The Trump administration’s Department of the Interior has announced that 77 million acres of federal water will be leased for offshore drilling in 2018.
Interior Secretary Ryan Zinke announced the upcoming lease sale on Tuesday, which would create an area the size of the state of New Mexico to be used for offshore oil drilling. The lease of the water in the Outer Continental Shelf in the Gulf of Mexico would be the largest in U.S. history, allowing companies to drill for an estimated 48 billion barrels of oil and 141 trillion cubic feet of natural gas, according to the Houston Chronicle.
“In today’s low-price energy environment, providing the offshore industry access to the maximum amount of opportunities possible is part of our strategy to spur local and regional economic dynamism and job creation and a pillar of President Trump’s plan to make the United States energy dominant,” Zinke said in a public statement.
The new area to be opened up for drilling includes the Macondo Prospect, where the Deepwater Horizon spill — the largest and most devastating offshore oil spill in history — took place just seven years ago. The practices of oil giant BP, drilling contractor Transocean, and Halliburton, which handled the cement for the oil well, were put in the spotlight following the explosion of the Deepwater Horizon rig, which killed 11 workers and injured another 17, and spilled almost 5 million barrels of oil in the Gulf of Mexico. Former President Barack Obama instituted a six-month moratorium on offshore drilling in the Gulf following the spill.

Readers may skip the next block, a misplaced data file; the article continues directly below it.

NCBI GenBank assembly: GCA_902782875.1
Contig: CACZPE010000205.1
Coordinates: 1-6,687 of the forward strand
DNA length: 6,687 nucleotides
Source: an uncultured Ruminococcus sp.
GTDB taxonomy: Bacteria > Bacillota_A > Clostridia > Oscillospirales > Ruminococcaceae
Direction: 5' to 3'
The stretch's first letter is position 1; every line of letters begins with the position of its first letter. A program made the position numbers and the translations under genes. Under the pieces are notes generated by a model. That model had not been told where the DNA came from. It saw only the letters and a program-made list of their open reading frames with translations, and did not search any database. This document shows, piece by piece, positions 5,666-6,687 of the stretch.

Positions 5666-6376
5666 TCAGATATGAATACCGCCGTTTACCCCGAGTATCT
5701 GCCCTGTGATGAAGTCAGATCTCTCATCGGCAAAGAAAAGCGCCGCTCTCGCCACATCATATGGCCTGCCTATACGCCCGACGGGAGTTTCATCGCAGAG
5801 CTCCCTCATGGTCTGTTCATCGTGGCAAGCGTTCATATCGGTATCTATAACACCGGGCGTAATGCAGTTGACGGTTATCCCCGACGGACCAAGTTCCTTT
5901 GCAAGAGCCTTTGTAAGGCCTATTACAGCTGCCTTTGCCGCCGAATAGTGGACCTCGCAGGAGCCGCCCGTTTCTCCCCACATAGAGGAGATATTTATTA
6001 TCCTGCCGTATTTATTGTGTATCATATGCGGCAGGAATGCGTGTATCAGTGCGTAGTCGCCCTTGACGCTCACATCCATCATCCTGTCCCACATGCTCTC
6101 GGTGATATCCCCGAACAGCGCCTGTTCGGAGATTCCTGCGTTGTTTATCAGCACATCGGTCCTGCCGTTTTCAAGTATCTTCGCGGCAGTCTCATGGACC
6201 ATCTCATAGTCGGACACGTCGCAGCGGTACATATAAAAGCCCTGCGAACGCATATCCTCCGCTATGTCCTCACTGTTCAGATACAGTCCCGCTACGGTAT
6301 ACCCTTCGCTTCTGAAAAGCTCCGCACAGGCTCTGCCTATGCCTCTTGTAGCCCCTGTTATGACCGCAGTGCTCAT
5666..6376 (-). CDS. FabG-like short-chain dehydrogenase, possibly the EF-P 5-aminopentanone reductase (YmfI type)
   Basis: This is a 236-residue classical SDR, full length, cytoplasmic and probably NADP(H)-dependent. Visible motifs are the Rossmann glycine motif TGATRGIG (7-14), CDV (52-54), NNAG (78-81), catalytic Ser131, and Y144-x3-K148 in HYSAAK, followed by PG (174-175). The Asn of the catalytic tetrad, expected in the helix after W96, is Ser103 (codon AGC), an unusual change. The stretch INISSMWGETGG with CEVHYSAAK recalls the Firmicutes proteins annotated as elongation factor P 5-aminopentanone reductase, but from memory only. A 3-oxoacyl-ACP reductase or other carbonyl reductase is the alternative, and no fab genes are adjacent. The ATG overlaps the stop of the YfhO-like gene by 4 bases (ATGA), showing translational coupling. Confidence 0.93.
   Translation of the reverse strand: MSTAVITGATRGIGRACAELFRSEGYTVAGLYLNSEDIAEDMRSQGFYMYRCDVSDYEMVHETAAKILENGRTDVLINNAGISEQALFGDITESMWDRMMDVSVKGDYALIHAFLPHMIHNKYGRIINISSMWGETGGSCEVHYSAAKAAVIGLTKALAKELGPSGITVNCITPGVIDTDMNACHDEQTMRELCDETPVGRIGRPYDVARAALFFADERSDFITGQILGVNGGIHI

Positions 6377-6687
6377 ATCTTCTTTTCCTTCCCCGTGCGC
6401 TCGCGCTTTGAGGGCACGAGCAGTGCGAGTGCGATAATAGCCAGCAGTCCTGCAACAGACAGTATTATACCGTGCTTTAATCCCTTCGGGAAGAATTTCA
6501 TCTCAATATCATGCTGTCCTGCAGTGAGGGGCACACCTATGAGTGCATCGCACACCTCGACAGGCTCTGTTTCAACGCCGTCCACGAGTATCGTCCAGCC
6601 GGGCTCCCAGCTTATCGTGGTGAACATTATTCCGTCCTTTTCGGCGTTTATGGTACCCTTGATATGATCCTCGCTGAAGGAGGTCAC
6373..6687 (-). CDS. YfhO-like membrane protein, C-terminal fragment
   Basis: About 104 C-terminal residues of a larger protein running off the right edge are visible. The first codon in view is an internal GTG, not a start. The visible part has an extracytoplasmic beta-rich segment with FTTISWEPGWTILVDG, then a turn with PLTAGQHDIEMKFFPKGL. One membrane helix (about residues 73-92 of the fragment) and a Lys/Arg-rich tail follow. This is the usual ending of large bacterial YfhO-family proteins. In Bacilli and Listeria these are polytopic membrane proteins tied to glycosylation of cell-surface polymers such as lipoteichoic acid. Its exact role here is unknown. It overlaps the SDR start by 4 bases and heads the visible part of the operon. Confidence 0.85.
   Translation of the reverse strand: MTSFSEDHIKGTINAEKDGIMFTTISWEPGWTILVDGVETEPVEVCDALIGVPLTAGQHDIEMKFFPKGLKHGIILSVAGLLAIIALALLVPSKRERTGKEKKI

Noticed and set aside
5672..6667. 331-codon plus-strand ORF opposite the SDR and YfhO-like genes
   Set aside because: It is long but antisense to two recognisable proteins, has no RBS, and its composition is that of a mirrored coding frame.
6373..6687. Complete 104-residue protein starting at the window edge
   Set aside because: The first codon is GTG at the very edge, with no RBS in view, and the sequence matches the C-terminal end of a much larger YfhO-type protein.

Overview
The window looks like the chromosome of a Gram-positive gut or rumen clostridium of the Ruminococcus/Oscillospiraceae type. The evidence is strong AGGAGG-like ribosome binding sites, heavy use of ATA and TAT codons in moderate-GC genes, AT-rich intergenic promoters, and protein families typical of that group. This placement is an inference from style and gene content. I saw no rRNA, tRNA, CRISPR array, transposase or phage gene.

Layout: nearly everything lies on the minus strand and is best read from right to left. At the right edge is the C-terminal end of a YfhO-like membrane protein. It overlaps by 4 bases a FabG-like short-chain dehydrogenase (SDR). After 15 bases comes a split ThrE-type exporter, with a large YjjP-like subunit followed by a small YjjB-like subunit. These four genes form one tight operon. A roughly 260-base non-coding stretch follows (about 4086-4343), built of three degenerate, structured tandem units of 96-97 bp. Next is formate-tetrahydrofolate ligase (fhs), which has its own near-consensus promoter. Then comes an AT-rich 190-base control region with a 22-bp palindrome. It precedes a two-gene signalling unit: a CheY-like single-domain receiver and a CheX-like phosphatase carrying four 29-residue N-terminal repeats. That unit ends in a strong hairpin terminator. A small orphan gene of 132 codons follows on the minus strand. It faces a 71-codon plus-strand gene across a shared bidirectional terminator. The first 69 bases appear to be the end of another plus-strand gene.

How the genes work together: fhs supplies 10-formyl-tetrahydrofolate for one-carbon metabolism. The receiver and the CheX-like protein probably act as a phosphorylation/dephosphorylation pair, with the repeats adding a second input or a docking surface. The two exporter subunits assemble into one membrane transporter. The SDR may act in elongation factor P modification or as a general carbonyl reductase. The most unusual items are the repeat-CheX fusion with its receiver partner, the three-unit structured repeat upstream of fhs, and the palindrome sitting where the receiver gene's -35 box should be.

In 2010, an investigation by the Associated Press found that while offshore drilling itself played a role in the Deepwater Horizon disaster, the primary culprit was the arm-in-arm relationship the U.S. Department of the Interior’s Minerals Management Service (MMS), which regulates offshore drilling, had with oil companies like BP. The MMS was caught lying about the last time it conducted a proper inspection of the rig:
Under a revised statement given to the AP on Sunday, MMS officials said the last infraction aboard the rig, which blew up April 20, killing 11 and spewing millions of gallons of oil into the Gulf of Mexico, occurred in August 2003, not March 2007 as originally stated.
According to Secretary Zinke’s statement, The Trump administration’s Interior Department appears to be exhibiting the same troubling friendliness to extractive industry that George W. Bush’s Interior Department showed to oil companies. On the campaign trail, Trump promised to ease regulations on oil drilling to incentivize fossil fuel giants to drill even more, despite oil drilling already happening at double the pace of 2008.
In addition to his policy statements, the presidential cabinet also signals that the administration will be taking a hands-off approach to oil and gas regulations. One of the key figures in the Trump administration is Secretary of State Rex Tillerson, who was previously the CEO of oil conglomerate ExxonMobil. EPA administrator Scott Pruitt previously sued the agency he now heads on more than a dozen occasions on behalf of oil and gas companies.
The lease sale will take place in March of 2018, and will be livestreamed from New Orleans.
Matthew P. Robbins is a freelance economics contributor covering wages, budgets, and taxes. He lives in Chicago, Illinois with his husband and two cats.